Voice/Vision Holocaust Survivor Oral History Archive

Bella Camhi - November 18, 1999

Pre-War Memories

Uh, did you--when you were in Salonika after the war, did you think about those earlier times?

The what?

About the earlier times? The 1933, 1938, 1940?

I think of 'em now.

But when you moved back to Salonika, you came back there.

Uh, it wasn't easy life when I move in Salonika. I told you that I living with all those hillbillies...


who came took the--your property and they tell you, "You're dead. You don't belong here." So it was no joy. And now when I sit on here--especially now when I am uh, you see, don't look at it now. The kids come here everyday. If they don't uh, come, they call everyday. They're always on my neck, you know. I happen to be lucky. And this is again God doing. Because a lot of mothers are screaming, they don't see their kids. Uh, but I sit down here and I says, ? "Oh dear God, oh my God, I just can't believe it." Now is the joy for me. It's too bad that he died. But he wouldn't be happy if I was gone and he was alive. It was a man he couldn't take care of himself. He was a good provider, a very good provider. And that's what he knew.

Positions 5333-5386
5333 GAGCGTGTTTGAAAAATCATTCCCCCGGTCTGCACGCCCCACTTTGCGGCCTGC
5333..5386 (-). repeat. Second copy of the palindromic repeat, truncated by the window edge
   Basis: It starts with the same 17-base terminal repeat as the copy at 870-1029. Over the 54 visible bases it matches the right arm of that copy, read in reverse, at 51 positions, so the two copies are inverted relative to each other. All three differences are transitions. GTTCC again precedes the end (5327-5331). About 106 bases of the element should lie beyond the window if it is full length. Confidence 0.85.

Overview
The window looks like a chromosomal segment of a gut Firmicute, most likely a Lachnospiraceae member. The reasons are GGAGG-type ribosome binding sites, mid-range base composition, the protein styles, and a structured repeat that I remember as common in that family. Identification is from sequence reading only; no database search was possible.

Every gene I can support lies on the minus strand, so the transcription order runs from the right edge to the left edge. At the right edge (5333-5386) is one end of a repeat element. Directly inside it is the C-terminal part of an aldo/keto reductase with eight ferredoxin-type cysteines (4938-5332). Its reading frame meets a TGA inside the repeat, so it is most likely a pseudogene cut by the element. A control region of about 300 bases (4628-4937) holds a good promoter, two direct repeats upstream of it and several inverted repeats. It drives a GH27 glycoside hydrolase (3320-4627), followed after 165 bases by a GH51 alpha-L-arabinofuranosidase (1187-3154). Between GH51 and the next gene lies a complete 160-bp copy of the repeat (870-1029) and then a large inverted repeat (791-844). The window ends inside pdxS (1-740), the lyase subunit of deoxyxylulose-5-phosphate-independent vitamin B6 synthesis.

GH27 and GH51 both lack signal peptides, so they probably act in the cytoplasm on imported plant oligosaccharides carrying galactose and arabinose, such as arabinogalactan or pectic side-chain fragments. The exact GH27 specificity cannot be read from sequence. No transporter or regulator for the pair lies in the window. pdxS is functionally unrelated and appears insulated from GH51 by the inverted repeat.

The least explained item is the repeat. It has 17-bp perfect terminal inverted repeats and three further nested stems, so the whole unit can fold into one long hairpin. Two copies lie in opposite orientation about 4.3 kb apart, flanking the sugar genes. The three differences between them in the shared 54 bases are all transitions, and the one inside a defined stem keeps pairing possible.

Are there, are there times um, now when something--you said when you see an escalator you think of the bridge.

Oh yeah.

Does that happen, do other, do other...

All the time.

things remind you of...

No. This was the worse trauma. I mean...

I mean, chimneys for example, when you see chimneys.

Oh the smell is what let me know we're coming to one. Some restaurants you know, in any area, it smells terrible. And right away I jump you know, soon as I--And people don't like it. I say it's too bad, that's the way, you know. My feeling comes all the way out. No, I, I uh, like I say, God was very good to me, in spite that sometimes I says, please forgive me you know, I was so mad at you. And I was for a reason that nobody knows why those things happen. What did I do? What did I do? I... [interruption in interview]

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